I will conclude my statement by briefly touching on the Middle East. Consultations this month have once again revealed the need for specific initiatives for a resumption of the peace process. We cannot just limit ourselves to calling upon the parties to resume negotiations. In the light of the tensions and given the prospects of a two-State solution moving further away, France has proposed an international two-track approach.
The priority here is to create an international support group. Minister Fabius called it the “Quartet plus”, which would include, in addition to the current members, the permanent members of the Council and some countries in the region and the European Union. Next, we will have to work for the adoption of a resolution with parameters acceptable to all. A resolution will only be meaningful if it is based on consensus and would bring players to the negotiating table again. We will therefore work in New York and in the capitals to move forward on such an approach.
In Syria, the past weeks have seen the deadliest toll since the conflict began. The number of indiscriminate attacks against civilians has reached an all-time high. The regime has stepped up attacks with barrel bombs. At the same time, the Daesh and Jabhat Al-Nusra terrorist groups have continued their onward march and targeted civilians. Those attacks are intolerable and run counter to international humanitarian law and Security Council resolutions. Working with Spain, France has sought to highlight the suffering of civilians and undertake an approach to raise international awareness regarding the gravity of those atrocities. Over the month of July, we will be working with all delegations in the Council to create a course of action that will be effective in combating those indiscriminate attacks.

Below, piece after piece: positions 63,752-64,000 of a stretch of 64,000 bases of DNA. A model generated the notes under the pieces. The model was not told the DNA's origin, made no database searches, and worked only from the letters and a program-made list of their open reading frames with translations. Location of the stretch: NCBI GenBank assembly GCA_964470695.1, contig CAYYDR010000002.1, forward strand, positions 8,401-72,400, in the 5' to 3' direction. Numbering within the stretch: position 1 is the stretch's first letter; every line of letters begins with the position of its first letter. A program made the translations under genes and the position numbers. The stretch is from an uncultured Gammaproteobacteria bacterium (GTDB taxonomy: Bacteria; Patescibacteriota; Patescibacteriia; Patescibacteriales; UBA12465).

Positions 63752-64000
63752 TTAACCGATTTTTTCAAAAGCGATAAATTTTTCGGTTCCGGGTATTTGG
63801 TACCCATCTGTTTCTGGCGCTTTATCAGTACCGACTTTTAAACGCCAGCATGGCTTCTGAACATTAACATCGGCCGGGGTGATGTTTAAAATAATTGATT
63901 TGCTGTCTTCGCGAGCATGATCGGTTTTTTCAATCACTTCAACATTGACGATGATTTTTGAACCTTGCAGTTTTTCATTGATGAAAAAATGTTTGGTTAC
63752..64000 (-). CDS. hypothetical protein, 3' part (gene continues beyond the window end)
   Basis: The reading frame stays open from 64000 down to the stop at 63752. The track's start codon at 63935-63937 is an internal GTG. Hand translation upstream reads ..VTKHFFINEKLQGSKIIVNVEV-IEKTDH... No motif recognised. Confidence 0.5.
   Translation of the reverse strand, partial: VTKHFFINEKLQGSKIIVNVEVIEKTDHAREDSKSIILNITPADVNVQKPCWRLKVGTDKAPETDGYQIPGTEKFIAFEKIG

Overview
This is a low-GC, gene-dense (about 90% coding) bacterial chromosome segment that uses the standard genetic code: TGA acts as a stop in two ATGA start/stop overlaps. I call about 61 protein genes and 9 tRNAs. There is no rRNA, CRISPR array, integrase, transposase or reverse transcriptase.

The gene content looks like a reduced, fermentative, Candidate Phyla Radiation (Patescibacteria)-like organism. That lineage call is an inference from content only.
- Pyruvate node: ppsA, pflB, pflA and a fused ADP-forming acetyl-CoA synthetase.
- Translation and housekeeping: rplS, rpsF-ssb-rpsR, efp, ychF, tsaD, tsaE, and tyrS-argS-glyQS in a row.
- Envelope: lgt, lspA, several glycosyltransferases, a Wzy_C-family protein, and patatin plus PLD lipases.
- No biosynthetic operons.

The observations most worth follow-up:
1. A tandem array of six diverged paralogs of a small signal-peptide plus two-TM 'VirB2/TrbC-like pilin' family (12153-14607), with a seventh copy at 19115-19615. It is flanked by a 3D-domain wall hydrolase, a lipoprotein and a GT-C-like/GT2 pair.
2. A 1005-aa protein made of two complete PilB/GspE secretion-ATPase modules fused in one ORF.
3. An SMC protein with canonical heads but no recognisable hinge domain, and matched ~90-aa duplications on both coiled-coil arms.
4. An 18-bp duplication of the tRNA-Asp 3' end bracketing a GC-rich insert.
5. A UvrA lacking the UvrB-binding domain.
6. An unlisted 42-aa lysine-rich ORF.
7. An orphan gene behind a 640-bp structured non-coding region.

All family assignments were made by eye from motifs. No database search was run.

We have three priorities in Syria: seeking a political solution, protecting civilians and combating terrorism. We are convinced that those priorities are linked and are complementary. As Special Envoy de Mistura has recalled, ultimately, only a political solution will guarantee Syrians stability and security. And there can be no effective response to terrorism if we do not find a solution that meets the aspirations of the Syrian people, while sidestepping chaos. That is a very difficult path, but one that France finds it necessary to promote tirelessly.
We should not forget that this past month was darkened by heinous terrorist attacks hitting several countries, including France and several other members of the Security Council. Our determination to combat the scourges of terrorism and radicalism is total. More than ever, the unity of the Council is necessary to stop the fanatics.
Finally, I would like to thank the Malaysian presidency and wish every success to New Zealand, which can count on our full support.